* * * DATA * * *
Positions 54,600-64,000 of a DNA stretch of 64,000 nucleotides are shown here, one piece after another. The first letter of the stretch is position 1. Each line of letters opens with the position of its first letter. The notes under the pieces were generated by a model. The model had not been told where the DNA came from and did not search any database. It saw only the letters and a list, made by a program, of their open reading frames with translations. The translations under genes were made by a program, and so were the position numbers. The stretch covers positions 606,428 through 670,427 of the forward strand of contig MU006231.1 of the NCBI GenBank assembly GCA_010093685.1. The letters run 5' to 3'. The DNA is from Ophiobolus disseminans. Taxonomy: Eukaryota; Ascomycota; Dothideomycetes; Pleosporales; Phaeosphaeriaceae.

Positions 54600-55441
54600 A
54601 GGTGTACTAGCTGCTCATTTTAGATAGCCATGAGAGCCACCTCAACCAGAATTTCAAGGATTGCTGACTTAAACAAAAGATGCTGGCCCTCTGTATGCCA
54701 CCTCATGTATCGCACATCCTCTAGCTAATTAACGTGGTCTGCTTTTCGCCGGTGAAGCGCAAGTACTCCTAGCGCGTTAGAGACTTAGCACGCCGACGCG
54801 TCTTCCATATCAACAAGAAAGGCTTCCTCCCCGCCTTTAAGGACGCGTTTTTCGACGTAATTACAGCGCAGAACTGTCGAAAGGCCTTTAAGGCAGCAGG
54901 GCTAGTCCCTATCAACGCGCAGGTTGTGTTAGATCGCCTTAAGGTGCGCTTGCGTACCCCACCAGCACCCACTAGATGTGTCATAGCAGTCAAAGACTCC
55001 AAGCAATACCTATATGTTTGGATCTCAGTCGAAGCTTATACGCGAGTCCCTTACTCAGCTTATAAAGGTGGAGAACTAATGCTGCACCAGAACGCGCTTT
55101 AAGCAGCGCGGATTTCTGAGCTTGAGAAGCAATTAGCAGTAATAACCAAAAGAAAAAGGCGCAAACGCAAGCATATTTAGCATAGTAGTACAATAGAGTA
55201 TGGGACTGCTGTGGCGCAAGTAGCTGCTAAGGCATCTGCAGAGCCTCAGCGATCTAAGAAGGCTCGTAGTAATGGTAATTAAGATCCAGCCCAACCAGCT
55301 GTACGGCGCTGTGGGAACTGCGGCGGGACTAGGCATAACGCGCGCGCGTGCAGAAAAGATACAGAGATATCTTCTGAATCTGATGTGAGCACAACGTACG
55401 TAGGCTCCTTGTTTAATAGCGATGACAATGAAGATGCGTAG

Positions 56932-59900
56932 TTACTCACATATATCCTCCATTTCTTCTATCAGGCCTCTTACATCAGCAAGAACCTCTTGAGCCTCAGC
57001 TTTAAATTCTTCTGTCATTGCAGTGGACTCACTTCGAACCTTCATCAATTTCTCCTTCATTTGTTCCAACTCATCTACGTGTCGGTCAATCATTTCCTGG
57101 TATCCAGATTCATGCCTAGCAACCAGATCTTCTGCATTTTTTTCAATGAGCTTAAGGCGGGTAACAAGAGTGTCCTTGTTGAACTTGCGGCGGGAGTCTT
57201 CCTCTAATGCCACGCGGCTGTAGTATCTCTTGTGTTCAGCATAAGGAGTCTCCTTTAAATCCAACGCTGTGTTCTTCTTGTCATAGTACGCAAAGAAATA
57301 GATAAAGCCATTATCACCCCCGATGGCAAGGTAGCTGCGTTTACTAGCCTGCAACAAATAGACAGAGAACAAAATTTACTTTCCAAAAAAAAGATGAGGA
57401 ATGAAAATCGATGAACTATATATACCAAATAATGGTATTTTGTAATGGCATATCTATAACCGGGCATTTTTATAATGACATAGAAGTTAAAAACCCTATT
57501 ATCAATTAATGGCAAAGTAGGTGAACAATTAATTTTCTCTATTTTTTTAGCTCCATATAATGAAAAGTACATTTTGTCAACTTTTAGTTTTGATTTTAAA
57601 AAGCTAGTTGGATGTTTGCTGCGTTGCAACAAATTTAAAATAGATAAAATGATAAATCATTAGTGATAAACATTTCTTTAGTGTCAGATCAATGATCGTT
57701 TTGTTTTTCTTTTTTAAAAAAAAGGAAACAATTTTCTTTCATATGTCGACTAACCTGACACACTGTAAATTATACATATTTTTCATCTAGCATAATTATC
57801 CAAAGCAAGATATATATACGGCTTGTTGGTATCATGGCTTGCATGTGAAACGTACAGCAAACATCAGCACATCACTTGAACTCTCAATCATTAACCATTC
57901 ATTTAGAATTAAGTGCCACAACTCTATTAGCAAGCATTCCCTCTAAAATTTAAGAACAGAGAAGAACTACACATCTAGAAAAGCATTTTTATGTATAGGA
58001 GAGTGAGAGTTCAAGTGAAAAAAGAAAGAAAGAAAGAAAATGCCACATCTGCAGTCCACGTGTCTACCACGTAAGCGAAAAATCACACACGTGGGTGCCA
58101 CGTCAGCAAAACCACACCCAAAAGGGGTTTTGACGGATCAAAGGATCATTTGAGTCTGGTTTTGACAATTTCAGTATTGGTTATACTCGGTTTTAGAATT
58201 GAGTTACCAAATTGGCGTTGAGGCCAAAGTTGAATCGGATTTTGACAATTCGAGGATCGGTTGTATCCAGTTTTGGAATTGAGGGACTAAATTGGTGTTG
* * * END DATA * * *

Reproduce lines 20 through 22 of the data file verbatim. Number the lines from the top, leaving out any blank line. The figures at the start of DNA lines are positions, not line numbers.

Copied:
57501 ATCAATTAATGGCAAAGTAGGTGAACAATTAATTTTCTCTATTTTTTTAGCTCCATATAATGAAAAGTACATTTTGTCAACTTTTAGTTTTGATTTTAAA
57601 AAGCTAGTTGGATGTTTGCTGCGTTGCAACAAATTTAAAATAGATAAAATGATAAATCATTAGTGATAAACATTTCTTTAGTGTCAGATCAATGATCGTT
57701 TTGTTTTTCTTTTTTAAAAAAAAGGAAACAATTTTCTTTCATATGTCGACTAACCTGACACACTGTAAATTATACATATTTTTCATCTAGCATAATTATC